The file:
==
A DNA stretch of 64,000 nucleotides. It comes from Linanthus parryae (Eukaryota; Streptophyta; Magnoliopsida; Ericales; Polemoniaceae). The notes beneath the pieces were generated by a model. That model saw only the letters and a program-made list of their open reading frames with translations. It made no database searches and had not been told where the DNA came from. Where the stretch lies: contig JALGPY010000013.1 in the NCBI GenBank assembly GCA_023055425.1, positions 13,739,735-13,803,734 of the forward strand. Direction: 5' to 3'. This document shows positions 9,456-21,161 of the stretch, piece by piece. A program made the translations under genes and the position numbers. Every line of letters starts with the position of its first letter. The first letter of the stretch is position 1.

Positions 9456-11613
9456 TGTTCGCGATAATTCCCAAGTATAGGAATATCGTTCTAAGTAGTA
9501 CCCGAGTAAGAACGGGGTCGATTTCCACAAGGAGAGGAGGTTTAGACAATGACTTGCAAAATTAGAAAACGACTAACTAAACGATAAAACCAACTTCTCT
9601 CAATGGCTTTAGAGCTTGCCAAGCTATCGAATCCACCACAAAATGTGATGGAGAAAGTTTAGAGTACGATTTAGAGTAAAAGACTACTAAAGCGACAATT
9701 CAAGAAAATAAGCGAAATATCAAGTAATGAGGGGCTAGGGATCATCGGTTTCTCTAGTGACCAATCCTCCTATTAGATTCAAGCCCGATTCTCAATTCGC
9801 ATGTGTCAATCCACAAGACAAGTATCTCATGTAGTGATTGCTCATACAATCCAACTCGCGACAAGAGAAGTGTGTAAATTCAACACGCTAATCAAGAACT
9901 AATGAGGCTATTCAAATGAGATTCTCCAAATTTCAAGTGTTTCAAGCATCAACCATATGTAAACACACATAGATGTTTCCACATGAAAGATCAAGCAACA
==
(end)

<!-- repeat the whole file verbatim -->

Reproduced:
A DNA stretch of 64,000 nucleotides. It comes from Linanthus parryae (Eukaryota; Streptophyta; Magnoliopsida; Ericales; Polemoniaceae). The notes beneath the pieces were generated by a model. That model saw only the letters and a program-made list of their open reading frames with translations. It made no database searches and had not been told where the DNA came from. Where the stretch lies: contig JALGPY010000013.1 in the NCBI GenBank assembly GCA_023055425.1, positions 13,739,735-13,803,734 of the forward strand. Direction: 5' to 3'. This document shows positions 9,456-21,161 of the stretch, piece by piece. A program made the translations under genes and the position numbers. Every line of letters starts with the position of its first letter. The first letter of the stretch is position 1.

Positions 9456-11613
9456 TGTTCGCGATAATTCCCAAGTATAGGAATATCGTTCTAAGTAGTA
9501 CCCGAGTAAGAACGGGGTCGATTTCCACAAGGAGAGGAGGTTTAGACAATGACTTGCAAAATTAGAAAACGACTAACTAAACGATAAAACCAACTTCTCT
9601 CAATGGCTTTAGAGCTTGCCAAGCTATCGAATCCACCACAAAATGTGATGGAGAAAGTTTAGAGTACGATTTAGAGTAAAAGACTACTAAAGCGACAATT
9701 CAAGAAAATAAGCGAAATATCAAGTAATGAGGGGCTAGGGATCATCGGTTTCTCTAGTGACCAATCCTCCTATTAGATTCAAGCCCGATTCTCAATTCGC
9801 ATGTGTCAATCCACAAGACAAGTATCTCATGTAGTGATTGCTCATACAATCCAACTCGCGACAAGAGAAGTGTGTAAATTCAACACGCTAATCAAGAACT
9901 AATGAGGCTATTCAAATGAGATTCTCCAAATTTCAAGTGTTTCAAGCATCAACCATATGTAAACACACATAGATGTTTCCACATGAAAGATCAAGCAACA